Grinnell alum Betsy Stone ‘05 gave the fourth and final talk in the Prairie Studies lecture series “Contaminants in our Environment” on Wednesday night. The series has celebrated the 50th anniversary of Rachel Carson’s seminal book Silent Spring and the re-birth of the environmental conservation movement in the 1960s and 70s. Stone, an Assistant Professor of chemistry at the University of Iowa, closed the environmentally-themed lecture series with her talk, “The Air we Breathe: Particle Air Pollution in Iowa.”
How did Grinnell help get you where you are today?
So much of my career has been built off of what I learned here at Grinnell, but growing up I was always pretty close to the environment. I spent a lot of time outdoors and I knew that I wanted to orient my career that way, but I wasn’t sure at all how I was going to do that until I came to Grinnell. I learned about different aspects of the environment and then found that chemistry really pointed me in the right path. Grinnell really opened up a lot of opportunities for me to explore my interests in the environment, chemistry and the natural surroundings here in Iowa.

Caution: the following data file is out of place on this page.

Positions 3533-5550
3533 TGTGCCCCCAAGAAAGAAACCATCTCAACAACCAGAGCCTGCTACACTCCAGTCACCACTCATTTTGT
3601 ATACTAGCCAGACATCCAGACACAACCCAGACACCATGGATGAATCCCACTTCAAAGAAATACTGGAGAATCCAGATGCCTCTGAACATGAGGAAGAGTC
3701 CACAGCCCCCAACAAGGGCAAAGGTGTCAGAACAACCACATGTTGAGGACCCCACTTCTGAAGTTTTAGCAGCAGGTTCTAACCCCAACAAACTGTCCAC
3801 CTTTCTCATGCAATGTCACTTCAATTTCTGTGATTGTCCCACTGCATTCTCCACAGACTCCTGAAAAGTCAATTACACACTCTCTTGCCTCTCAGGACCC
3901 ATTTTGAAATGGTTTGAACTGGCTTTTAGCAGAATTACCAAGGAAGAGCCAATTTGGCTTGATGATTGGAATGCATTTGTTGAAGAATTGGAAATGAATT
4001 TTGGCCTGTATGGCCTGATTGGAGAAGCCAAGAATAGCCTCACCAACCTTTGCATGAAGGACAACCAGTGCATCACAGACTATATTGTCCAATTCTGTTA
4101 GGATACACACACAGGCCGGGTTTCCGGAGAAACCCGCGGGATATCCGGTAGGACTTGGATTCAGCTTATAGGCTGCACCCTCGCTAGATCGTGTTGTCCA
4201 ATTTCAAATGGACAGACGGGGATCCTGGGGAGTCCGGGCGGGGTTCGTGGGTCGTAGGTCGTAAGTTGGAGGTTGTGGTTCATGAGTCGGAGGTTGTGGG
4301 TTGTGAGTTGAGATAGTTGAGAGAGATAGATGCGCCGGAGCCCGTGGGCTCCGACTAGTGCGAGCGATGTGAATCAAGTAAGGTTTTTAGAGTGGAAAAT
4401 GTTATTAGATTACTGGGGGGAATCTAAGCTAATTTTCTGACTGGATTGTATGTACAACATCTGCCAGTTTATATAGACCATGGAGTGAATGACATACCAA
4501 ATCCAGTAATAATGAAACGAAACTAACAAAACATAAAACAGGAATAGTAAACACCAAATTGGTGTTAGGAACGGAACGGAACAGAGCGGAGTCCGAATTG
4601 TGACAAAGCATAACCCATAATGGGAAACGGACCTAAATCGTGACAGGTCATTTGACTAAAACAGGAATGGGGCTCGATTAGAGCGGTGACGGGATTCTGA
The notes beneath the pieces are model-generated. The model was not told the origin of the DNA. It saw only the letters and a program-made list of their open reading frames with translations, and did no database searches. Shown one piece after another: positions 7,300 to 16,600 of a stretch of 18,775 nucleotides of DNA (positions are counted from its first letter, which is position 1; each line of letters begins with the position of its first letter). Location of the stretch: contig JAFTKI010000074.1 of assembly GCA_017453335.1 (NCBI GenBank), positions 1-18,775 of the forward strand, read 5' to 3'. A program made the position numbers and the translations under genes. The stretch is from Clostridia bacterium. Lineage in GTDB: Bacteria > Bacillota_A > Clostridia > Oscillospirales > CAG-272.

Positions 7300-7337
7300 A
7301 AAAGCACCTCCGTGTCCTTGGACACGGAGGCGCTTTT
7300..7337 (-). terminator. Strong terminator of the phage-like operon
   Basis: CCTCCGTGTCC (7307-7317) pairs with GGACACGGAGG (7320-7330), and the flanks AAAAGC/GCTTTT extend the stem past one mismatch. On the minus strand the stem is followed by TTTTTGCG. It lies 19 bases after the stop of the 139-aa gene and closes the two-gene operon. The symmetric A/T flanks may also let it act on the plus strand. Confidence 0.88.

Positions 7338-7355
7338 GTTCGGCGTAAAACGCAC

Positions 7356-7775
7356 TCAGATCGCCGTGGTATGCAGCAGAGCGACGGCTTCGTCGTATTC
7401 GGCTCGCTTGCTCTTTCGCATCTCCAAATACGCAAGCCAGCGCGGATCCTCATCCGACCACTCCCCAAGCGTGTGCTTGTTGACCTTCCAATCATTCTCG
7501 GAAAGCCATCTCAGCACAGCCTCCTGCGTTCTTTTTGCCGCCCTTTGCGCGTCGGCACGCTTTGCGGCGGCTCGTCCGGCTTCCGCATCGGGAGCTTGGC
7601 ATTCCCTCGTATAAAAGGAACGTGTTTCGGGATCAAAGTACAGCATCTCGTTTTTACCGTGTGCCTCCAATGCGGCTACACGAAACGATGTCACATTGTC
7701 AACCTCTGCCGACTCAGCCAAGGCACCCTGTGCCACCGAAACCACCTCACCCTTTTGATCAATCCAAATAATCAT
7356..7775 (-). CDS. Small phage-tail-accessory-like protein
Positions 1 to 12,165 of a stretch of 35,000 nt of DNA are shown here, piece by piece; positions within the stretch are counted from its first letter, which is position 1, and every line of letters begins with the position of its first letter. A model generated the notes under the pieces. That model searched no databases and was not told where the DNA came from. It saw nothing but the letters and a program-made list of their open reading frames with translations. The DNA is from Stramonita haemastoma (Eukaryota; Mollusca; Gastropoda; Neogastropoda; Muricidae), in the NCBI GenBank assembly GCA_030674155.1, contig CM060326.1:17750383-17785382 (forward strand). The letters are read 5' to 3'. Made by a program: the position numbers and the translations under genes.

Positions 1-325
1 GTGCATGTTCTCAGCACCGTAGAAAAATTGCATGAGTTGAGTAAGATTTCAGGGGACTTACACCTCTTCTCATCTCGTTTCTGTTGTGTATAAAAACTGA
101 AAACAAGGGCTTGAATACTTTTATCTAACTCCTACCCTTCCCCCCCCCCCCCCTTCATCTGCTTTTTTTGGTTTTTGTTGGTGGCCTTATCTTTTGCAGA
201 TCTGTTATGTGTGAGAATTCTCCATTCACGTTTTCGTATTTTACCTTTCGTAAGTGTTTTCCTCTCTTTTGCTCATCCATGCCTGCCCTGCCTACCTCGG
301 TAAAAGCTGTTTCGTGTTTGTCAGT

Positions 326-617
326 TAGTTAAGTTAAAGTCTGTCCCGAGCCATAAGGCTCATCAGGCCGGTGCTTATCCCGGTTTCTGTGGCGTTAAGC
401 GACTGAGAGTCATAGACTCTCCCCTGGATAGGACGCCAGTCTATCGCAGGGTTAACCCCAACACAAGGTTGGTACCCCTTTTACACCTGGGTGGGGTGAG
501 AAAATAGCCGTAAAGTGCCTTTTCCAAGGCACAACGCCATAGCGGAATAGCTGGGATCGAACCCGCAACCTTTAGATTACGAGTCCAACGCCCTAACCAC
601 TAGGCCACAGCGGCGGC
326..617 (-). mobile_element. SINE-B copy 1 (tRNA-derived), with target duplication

What is the general explanation of your research and interests?
I was always really interested in how humans interact with the environment and part of that was driven by what I saw around me. I wanted to try and understand more about the impacts of the large-scale agriculture and industry in society. Although I had my eye set on doing water chemistry, I ended up doing air chemistry in grad school, and I wasn’t disappointed! There were so many really interesting, exciting problems in the field of atmospheric chemistry that needed to be addressed, in terms of climate and health effects of aerosols, that I immediately got into air quality research. My research very generally is about improving measurements to understand the composition of air pollution and using detailed chemical analysis to understand the sources of air pollution and how chemicals change or transform in the air.